Shout out goes to paperstreetsoapinc!

Kayentavenator elysiae


NameKayentavenator elysiae 

Name Meaning: Kayenta Hunter

First Described: 2010

Described By: Gay

ClassificationDInosauria, Saurischia, Theropoda, Neotheropoda, Averostra, Tetanurae 

Kayentavenator is a small theropod from the Kayenta Formation in northeastern Arizona, and dates back to the Sinemurian/Pliensbachian stages of the early Jurassic, about 189 million years ago. It is known from a partial skeleton, and a juvenile one at that, so the exact size of the animal can’t be estimated. It is definitely distinct from the contemporaneous Dilophosaurus. It was originally a species of Syntarsus (Megapnosaurus), but has later been given its own genus due to many tetanuran characteristics, such as pubic fenestra and a ridge on the tibia. It probably was closely related to Allosaurus and was the oldest tetanuran in North America. It shared its habitat with the prey items Sarahsaurus and Scutellosaurus, and the rival Megapnosaurus. It probably was a prey item of Dilophosaurus. It probably lived in a river environment with a seasonal climate.


Shout out goes to alilbitofeverythingg!

Kaijiangosaurus lini


NameKaijiangosaurus lini 

Name Meaning: Lin’s Kiijiang lizard 

First Described: 1984 

Described By: He

ClassificationDinosauria, Saurischia, Theropoda, Neotheropoda, Averostra, Tetanurae 

Kaijiangosaurus was another basal tetanuran from the Bathonian to the Callovian stages of the Middle Jurassic period, or from 168.3 to 163.5 million years ago. It was discovered in the Xiashaximiao Formation in China (once again, another basal tetanuran from Eurasia.) It was about five meters long and is known from a fragmentary skeleton lacking the skull, and another specimen with a fragmentary skull. However, the remains overall are very fragmentary, making it hard to place it exactly in the theropod family tree. It is a possible Megalosaurid, due to its teeth, and it is possibly synoymous with Gasosaurus. It had strongly curved claws on the hand. It could be a primitive carnosaur. 


Shout out goes to zindafar!

Illiosuchus incognitus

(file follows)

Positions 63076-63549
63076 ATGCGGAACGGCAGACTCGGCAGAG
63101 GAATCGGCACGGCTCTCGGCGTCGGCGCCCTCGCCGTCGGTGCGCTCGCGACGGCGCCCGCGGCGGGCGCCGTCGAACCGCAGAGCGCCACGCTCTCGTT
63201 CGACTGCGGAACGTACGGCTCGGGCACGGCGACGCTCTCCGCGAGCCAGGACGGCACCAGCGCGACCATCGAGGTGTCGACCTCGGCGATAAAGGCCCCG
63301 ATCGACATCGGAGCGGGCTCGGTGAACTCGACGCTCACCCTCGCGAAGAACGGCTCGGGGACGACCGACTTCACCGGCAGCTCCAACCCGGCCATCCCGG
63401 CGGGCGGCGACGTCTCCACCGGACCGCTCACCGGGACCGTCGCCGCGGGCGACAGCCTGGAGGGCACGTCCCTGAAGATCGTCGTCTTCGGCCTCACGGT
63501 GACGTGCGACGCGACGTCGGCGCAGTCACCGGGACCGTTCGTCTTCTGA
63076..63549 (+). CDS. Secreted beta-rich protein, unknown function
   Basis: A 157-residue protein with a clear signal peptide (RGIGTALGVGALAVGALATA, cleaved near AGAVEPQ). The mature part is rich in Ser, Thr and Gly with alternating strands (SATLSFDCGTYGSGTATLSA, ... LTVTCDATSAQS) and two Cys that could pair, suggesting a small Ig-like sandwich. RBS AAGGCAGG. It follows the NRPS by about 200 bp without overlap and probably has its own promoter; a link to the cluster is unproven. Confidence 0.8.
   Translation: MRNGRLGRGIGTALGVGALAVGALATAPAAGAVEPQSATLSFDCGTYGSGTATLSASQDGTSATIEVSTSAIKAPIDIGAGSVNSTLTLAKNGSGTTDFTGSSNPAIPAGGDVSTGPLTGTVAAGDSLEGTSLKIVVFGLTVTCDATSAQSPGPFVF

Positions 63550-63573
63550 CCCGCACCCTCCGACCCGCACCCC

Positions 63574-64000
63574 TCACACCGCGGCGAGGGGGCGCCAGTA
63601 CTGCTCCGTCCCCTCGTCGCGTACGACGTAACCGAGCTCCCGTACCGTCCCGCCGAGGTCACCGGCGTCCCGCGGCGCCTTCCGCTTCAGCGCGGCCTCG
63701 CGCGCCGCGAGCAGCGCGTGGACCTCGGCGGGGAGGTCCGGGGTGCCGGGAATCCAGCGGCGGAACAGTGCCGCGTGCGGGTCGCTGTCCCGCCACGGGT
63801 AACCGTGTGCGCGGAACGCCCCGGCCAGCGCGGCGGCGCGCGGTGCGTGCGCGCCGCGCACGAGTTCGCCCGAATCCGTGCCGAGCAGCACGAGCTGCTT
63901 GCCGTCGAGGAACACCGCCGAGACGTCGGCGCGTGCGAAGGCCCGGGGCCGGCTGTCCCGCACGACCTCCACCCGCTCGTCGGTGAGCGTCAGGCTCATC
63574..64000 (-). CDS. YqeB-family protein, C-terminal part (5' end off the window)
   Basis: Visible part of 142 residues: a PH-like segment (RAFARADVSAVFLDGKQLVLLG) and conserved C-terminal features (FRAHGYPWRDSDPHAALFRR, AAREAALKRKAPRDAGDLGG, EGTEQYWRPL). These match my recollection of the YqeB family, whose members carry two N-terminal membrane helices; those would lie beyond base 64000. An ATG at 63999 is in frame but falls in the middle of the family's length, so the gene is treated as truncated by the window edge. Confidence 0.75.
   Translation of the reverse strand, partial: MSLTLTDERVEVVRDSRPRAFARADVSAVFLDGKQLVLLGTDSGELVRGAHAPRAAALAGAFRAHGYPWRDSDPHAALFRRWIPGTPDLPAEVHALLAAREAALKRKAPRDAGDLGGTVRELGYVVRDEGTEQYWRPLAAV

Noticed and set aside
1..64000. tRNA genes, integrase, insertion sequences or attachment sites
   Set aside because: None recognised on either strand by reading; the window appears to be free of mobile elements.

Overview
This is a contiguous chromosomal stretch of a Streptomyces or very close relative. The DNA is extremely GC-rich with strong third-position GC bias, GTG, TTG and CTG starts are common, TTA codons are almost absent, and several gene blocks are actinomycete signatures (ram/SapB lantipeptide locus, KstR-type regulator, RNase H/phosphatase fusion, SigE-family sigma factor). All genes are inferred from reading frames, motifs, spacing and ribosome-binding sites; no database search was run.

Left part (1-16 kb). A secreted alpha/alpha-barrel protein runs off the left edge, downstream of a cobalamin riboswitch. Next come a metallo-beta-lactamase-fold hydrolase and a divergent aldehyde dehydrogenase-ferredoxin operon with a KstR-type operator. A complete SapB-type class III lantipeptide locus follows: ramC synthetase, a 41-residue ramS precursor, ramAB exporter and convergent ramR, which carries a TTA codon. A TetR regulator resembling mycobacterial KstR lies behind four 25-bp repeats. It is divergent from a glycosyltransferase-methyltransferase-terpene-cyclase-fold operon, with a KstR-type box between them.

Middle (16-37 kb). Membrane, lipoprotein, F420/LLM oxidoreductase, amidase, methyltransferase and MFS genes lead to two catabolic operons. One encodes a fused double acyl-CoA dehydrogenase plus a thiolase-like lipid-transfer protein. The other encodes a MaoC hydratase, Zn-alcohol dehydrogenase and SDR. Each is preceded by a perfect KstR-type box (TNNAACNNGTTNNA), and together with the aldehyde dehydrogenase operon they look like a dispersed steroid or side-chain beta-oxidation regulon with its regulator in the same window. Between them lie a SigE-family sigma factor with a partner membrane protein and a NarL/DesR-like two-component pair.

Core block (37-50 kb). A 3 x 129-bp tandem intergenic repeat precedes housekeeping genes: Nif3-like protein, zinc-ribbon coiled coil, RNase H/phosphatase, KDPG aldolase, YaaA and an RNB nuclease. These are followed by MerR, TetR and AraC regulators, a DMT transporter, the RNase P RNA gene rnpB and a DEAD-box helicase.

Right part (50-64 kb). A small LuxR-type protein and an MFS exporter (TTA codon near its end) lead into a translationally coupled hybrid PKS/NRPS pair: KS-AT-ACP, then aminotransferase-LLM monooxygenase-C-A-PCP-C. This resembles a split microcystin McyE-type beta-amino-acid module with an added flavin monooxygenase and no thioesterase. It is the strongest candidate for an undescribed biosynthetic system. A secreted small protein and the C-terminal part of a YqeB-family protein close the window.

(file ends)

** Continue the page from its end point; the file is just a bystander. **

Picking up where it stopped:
Name: Illiosuchus incognitus 

Name Meaning: Unknown Crocodile Hipped

First Described: 1932

Described By: Huene

ClassificationDinosaura, Saurischia, Theropoda, Neotheropoda, Averostra, Tetanurae 

Illiosuchus is a basal Tetanuran from the Bathonian Stage of the middle Jurassic period, about 169.2 to 164.4 million years ago. It is known from the Stonesfield Slate of Oxfordshire, England, making it another early Tetanuran from Europe. It is theorized that perhaps the ancestor to the group arose in the area, given the prevalence of the basal Tetanuran group there, the Megalosauroids. It was probably 1.5 meters long, making it a smaller theropod. It had similar ridges on its pelvic bone similar to other Tetanurans, but especially similar to the Tyrannosaurs; as such, it has been hypothesized as an ancestor to that group, but this is unlikely. If it is, it would be the earliest one by several million years. It also could be a small/juvenile individual of the genus Megalosaurus. As such, it is considered a dubious genus. 


Shout out goes to kampelife!

Cruxicheiros newmanorum


Name: Cruxicheiros newmanorum 

Name Meaning: Newman’s Cross Hand

First Described: 2010 

Described by: Benson & Radley 

ClassificationDinosauria, Saurischia, Theropoda, Neotheropoda, Tetanurae 

Cruxicheiros was a tetanuran from the Bathonian stage of the middle Jurassic, about 167 million years ago. it was discovered in the Cross Hands Quarry in Warwickshire, England. Originally the specimen was described as Megalosaurus, though later enough differences were found for it to be assigned its own species in honor of where it was found. It is known from limited material, and as such not much is known about it. It was a large animal, about 20 feet long, and definitely a tetanuran, though probably a basal one. These early tetanurans show how the beginnings of the clade probably originated in Europe/Asia, especially due to the Megalosaurid family living in that area. 


Shout out goes to fisjones!